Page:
Claims of Sony cameras in iPhone 5 'silly,' Apple likely to keep OmniVision
Comments by Sony CEO Howard Stringer gained significant traction last week when they were interpreted to mean that the company could supply an 8 megapixel camera for Apple's anticipated iPhone 5. Previously, Omnivision was the supplier for the 5 megapixel camera in the iPhone 4, and the 3.2 megapixel camera found in the iPhone 3GS.
Analyst Yair Reiner with Oppenheimer & Co. said he expects that OmniVision will remain the camera supplier for Apple's fifth-generation iPhone. He said checks with contacts in Apple's supply chain have indicated that OmniVision sensors will be used in the next iPhone.
In addition, Stringer, in an interview with Walt Mossberg of The Wall Street Journal, took a shot at Apple when he saw an audience member holding an iPad. "Be careful it doesn't burn you if you wave it around," Stringer reportedly said.
The original article also quoted Stringer as saying: "It always puzzles me, why would I make Apple the best camera?" Reiner interpreted this as a rhetorical question meant to suggest that Sony would not help Apple by supplying cameras for the next iPhone.
"A closer look at the article that sparked the conjecture suggests Stringer implied just the opposite — i.e. that the notion of such a hook-up was rather silly," Reiner said. "Based on our independent field work, we continue to strongly believe that OmniVision has won the image sensor slots on the next iPhone."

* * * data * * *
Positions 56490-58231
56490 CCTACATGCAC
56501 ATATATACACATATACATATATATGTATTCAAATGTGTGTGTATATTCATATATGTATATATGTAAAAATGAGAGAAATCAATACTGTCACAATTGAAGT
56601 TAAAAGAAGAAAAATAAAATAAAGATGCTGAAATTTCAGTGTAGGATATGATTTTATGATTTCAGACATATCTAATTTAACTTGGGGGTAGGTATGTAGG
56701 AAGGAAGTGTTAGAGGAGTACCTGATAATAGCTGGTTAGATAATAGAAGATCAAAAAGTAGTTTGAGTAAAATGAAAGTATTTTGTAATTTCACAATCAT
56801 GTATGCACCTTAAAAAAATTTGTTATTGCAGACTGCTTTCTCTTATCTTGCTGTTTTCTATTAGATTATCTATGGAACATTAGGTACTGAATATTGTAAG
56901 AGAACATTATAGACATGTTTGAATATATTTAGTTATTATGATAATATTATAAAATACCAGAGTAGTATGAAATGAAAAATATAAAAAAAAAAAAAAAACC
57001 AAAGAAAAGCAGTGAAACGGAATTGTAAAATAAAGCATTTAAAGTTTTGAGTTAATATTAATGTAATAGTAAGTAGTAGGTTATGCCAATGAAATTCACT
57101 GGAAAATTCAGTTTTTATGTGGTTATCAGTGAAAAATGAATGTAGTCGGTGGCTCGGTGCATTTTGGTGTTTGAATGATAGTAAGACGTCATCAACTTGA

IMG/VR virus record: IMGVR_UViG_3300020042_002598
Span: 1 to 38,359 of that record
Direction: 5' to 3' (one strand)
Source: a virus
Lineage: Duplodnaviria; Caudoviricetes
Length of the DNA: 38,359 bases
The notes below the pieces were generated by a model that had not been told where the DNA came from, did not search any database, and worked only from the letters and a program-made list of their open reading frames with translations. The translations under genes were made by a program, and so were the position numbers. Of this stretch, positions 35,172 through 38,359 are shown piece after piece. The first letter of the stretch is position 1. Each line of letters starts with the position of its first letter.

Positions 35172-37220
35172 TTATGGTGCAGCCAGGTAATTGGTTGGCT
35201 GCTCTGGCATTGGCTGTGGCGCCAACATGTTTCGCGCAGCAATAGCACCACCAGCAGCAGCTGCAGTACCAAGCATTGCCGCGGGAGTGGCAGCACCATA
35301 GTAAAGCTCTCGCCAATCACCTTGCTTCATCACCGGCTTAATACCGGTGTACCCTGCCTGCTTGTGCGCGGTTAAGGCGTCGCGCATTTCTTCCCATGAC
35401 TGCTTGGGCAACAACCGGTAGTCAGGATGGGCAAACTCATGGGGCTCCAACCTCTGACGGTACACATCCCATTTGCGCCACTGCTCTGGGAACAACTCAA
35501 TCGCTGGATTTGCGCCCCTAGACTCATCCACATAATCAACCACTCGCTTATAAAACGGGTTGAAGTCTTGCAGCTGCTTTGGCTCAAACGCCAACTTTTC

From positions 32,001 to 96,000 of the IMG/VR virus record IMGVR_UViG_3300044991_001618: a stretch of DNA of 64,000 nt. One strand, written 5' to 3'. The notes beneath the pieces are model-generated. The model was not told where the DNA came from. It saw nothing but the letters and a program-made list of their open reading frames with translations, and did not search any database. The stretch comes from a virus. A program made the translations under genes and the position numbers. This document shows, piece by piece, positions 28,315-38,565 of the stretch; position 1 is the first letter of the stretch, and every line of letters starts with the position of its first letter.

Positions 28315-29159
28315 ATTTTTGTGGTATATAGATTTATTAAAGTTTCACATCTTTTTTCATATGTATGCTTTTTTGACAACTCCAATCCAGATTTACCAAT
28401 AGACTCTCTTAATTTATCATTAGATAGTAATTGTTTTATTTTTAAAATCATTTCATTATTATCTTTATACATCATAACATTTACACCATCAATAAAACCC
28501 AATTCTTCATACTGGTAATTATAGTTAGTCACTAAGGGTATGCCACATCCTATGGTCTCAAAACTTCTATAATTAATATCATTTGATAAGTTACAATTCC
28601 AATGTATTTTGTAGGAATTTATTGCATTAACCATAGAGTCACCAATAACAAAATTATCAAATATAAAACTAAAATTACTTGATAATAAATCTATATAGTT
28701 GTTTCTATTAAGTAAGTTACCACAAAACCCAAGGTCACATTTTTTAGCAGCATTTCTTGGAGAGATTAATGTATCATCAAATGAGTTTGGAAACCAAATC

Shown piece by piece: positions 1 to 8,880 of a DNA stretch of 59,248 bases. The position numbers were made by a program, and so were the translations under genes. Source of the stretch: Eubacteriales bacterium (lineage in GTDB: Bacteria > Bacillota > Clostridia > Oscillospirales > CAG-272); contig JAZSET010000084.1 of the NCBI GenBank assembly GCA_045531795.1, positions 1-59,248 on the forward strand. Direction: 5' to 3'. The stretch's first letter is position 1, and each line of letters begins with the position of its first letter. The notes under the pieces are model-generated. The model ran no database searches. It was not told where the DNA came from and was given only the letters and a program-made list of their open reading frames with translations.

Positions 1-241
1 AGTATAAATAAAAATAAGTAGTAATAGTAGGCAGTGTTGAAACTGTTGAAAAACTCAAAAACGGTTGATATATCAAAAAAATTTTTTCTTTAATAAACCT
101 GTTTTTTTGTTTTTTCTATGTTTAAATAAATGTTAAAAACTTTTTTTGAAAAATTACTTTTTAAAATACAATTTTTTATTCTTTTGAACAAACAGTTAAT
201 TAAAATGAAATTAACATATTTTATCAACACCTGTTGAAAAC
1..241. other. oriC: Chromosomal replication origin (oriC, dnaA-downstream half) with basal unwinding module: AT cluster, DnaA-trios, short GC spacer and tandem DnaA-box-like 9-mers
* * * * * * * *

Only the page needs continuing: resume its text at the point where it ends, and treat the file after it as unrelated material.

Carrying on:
Reiner said that he believes the "blogosphere has grossly inverted the meaning of Stringer's statements." However, the original report from writer Jessica E. Vascellaro of the Journal also raised the question of what Stringer meant by his comments.
"It is unclear what devices he was talking about as Sony isn't known to supply key camera components, known as image sensors, to Apple," Vascellaro wrote. "A Sony spokeswoman declined to comment and an Apple spokesperson couldn't be reached for comment."
Recent reports have suggested that Apple will not show off a new iPhone at this year's Worldwide Developers Conference in San Francisco, as it has done in years past. Numerous stories have claimed that Apple is planning a later launch date this year.
That launch could perhaps be as late as the company's 2012 fiscal year, starting in late September, as the company has apparently not yet begun to order components for its fifth-generation iPhone.